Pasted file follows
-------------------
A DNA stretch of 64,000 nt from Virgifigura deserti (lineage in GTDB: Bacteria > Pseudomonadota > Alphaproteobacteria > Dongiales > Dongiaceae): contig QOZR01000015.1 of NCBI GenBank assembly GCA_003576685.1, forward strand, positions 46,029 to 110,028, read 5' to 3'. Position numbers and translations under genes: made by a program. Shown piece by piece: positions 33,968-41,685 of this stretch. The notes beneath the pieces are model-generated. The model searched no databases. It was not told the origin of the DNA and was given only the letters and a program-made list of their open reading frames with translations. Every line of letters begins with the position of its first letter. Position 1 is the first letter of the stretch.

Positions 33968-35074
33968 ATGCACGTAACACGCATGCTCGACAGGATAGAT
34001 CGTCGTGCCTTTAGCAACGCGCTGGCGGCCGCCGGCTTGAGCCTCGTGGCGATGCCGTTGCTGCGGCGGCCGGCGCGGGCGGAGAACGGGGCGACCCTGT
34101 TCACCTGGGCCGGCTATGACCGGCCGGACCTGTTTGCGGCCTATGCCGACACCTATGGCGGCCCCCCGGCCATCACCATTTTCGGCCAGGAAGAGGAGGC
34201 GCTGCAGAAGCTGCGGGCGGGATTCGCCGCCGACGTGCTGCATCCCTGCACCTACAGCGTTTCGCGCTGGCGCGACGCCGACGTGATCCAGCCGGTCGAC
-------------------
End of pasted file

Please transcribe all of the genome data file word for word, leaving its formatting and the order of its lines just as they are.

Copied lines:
A DNA stretch of 64,000 nt from Virgifigura deserti (lineage in GTDB: Bacteria > Pseudomonadota > Alphaproteobacteria > Dongiales > Dongiaceae): contig QOZR01000015.1 of NCBI GenBank assembly GCA_003576685.1, forward strand, positions 46,029 to 110,028, read 5' to 3'. Position numbers and translations under genes: made by a program. Shown piece by piece: positions 33,968-41,685 of this stretch. The notes beneath the pieces are model-generated. The model searched no databases. It was not told the origin of the DNA and was given only the letters and a program-made list of their open reading frames with translations. Every line of letters begins with the position of its first letter. Position 1 is the first letter of the stretch.

Positions 33968-35074
33968 ATGCACGTAACACGCATGCTCGACAGGATAGAT
34001 CGTCGTGCCTTTAGCAACGCGCTGGCGGCCGCCGGCTTGAGCCTCGTGGCGATGCCGTTGCTGCGGCGGCCGGCGCGGGCGGAGAACGGGGCGACCCTGT
34101 TCACCTGGGCCGGCTATGACCGGCCGGACCTGTTTGCGGCCTATGCCGACACCTATGGCGGCCCCCCGGCCATCACCATTTTCGGCCAGGAAGAGGAGGC
34201 GCTGCAGAAGCTGCGGGCGGGATTCGCCGCCGACGTGCTGCATCCCTGCACCTACAGCGTTTCGCGCTGGCGCGACGCCGACGTGATCCAGCCGGTCGAC